Finishing my Oscar Night painting was a top priority when I got home after my Florida trip, along with tax returns and a report that I have to make annually to the Sierra Club regarding my NH chapter’s activities. (I mention that nonart stuff as an excuse for not posting a blog last week, as if anyone noticed.) The title of my Oscar painting is “Going for Gold”, and there is no longer any reason to conceal the title of the movie it represents–our Oscar Night party took place Saturday. Nobody had much difficulty matching my painting up with “Chariots of Fire.” Some other artists made it very hard to discern their movie, but not my favorites: Bruce Jones’ circus scene (“The Greatest Show on Earth”) and Rick Dickenson’s portrait of the ship that played the Bounty in “Mutiny on the Bounty”. I wish I had thought to snap a picture of each of them, but I found them on our Facebook page:
You can figure out which is which, can’t you? And that is a wonderful photo of Elaine Farmer laughing in front of the Bounty. For more pictures of the event: Facebook page for East Colony Fine Art, with photos of the shindig. Here is a snapshot of our group, those of us who stuck it out to the end, anyway. (I was not the only one feeling the pain.)
You’d never know that we usually have a hard time finding anything to wear that is not spotted with paint, much less something fancy to wear on the Red Carpet. We had an actual Red Carpet laid down as you approached the entrance to our Gallery, and other trappings, including champagne, of an extravagant star-studded celebration. Popcorn too, for the unstar-studded populace. A large, flat screen TV was playing snippets from our Oscar-winning movies, with music, but the crowds precluded us from taking it in–but crowds are a good thing. The game of matching paintings with Oscar titles was taken very seriously by everyone, even though nobody was sure of what the prize was going to be.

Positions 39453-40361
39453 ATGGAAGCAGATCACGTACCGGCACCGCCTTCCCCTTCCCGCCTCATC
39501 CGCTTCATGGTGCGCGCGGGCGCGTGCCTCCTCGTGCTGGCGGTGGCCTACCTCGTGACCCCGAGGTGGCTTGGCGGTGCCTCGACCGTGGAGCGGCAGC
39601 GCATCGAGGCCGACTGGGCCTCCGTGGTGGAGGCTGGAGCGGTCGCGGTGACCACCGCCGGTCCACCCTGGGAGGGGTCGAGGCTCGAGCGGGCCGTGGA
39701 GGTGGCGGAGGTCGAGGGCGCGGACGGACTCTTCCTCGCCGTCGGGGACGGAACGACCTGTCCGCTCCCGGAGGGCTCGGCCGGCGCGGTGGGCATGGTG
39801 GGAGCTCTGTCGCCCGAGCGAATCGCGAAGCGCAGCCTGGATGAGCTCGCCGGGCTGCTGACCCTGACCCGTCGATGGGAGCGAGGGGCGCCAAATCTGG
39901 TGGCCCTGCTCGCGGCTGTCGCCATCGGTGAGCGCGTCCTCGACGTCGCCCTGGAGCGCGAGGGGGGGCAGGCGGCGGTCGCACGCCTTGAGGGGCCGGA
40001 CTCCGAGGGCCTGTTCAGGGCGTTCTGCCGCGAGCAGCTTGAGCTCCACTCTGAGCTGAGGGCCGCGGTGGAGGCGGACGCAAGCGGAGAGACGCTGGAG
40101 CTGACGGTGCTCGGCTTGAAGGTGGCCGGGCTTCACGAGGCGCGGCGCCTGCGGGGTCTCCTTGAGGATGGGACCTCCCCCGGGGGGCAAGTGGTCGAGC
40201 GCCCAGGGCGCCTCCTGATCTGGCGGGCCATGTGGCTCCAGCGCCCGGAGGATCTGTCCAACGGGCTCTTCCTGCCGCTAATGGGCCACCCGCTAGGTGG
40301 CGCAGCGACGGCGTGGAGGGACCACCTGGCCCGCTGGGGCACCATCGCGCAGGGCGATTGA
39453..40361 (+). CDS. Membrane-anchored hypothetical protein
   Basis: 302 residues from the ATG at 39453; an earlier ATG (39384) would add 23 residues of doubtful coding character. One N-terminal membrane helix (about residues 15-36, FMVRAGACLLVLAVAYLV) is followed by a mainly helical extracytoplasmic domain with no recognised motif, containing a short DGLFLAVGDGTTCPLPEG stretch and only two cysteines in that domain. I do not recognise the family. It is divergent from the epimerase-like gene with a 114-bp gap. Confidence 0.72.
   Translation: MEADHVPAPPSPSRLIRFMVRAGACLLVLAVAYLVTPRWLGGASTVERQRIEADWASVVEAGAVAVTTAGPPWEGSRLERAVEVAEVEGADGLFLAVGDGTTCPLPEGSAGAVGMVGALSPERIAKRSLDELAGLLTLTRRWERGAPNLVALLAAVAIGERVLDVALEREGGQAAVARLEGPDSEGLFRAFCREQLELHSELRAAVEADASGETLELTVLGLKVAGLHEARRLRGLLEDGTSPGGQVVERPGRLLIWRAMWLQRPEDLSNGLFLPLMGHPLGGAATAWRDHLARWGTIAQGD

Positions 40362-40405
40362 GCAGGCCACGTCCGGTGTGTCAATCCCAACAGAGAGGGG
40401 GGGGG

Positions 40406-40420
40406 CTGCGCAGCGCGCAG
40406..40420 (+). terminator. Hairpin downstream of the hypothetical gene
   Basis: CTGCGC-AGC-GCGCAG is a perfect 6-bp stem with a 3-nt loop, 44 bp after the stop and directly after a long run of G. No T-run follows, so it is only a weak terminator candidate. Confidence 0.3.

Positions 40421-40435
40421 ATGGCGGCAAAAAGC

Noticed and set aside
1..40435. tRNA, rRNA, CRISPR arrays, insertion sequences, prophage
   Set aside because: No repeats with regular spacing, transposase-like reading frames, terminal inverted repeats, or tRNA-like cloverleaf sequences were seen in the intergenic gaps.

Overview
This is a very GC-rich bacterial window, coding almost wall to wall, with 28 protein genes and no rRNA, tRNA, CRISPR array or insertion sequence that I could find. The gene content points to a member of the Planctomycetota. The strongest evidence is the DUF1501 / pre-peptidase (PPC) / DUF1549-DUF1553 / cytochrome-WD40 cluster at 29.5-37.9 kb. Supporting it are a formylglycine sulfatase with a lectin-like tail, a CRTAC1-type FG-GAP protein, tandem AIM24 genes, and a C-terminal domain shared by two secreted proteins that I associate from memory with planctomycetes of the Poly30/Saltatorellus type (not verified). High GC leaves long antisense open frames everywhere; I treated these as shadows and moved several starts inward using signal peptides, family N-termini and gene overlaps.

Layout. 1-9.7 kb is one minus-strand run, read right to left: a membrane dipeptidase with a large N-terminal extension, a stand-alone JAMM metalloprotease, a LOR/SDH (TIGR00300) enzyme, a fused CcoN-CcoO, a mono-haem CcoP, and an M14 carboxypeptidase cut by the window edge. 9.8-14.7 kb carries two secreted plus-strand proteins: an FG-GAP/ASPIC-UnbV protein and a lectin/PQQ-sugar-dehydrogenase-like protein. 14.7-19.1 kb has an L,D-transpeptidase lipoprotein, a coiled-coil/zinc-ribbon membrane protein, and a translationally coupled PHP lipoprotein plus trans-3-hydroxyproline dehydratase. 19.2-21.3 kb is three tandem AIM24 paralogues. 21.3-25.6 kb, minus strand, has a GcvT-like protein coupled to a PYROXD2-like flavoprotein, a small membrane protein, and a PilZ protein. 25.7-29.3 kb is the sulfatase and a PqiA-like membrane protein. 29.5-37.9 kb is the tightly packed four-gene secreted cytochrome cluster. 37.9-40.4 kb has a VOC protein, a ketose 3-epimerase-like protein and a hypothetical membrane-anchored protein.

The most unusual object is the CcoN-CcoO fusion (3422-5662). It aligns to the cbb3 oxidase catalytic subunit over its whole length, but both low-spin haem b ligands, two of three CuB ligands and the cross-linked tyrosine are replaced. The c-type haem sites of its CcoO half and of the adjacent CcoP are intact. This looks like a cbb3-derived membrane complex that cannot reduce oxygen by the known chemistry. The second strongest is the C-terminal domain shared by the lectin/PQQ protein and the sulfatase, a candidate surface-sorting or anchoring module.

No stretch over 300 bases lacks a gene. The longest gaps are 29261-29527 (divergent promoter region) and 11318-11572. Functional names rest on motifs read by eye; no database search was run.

And here, at long last, is the absolute final version of Going for Gold.
I took it in to hang last Monday, but then realized that I did not like the frame. More precisely, I loved the frame by itself, which was a match to the one on “Margaret and her Nook” (see next photo), but not on this particular painting. So I took it home again, and rooted around in my frame inventory to come up with a modest, thin frame. I wanted black, but could only find gold. So I added the vertical black strips on each side to simulate a black border. (I’m sure my faulty photography is responsible for the left border above looking slanted.) The new borders were barely dry when I hung the painting Friday afternoon. Here is how it looked on my wall:
See, straight borders on both sides. Above the Oscar painting is one I call “Athabasca Falls” because, you guessed it, it is a painting of Athabasca Falls in Alberta, Canada, as night was falling. Long story, that. And on the right you see Margaret and her Nook. On the pedestal is a giclee of Freckles, a cat I used to know–and love. That’s my browse bin with other giclees on offer. I’m not sure who the gentleman is–he was sitting with his wife on a big ottoman and I could not ask them to move. Behind him is a short bio and photo of me hanging in a frame. This is my “half space” for two months. Some “half spaces” are a little larger than this one; usually I can hang about six paintings, but then, all three of these were larger than my usual.
I have been bad at getting the word out about these events. In June I will be sharing the Featured Artist spot with Lawrence Donovan. He’s the guy in the front, on the right, in the tuxedo. We are trying to work out a theme that we can both live with. And I have resolved to beat the drum very loudly to get everyone I know out for my opening reception. So get ready, y’all!
Aline Lotter is currently exhibiting:
at the Hatfield Gallery and the East Colony Fine Art Gallery in Manchester (both are in Langer Place, 55 S. Commercial St., Manchester, NH); at the Gallery at 100 Market Street in Portsmouth; at the Bartlett Inn and Bernerhof Inn in Bartlett; at the Red Jacket Inn in North Conway; at the law offices of Mesmer and Deleault at 41 Brook St in Manchester; at the Manchester office of Congresswoman Carol Shea Porter; and at her studio by appointment (email: firstname.lastname@example.org).
You may also view paintings with prices and order prints at my Fine Art America page. If the painting you are interested in is not there, or if you prefer to bypass that experience, you may contact me using this feedback form.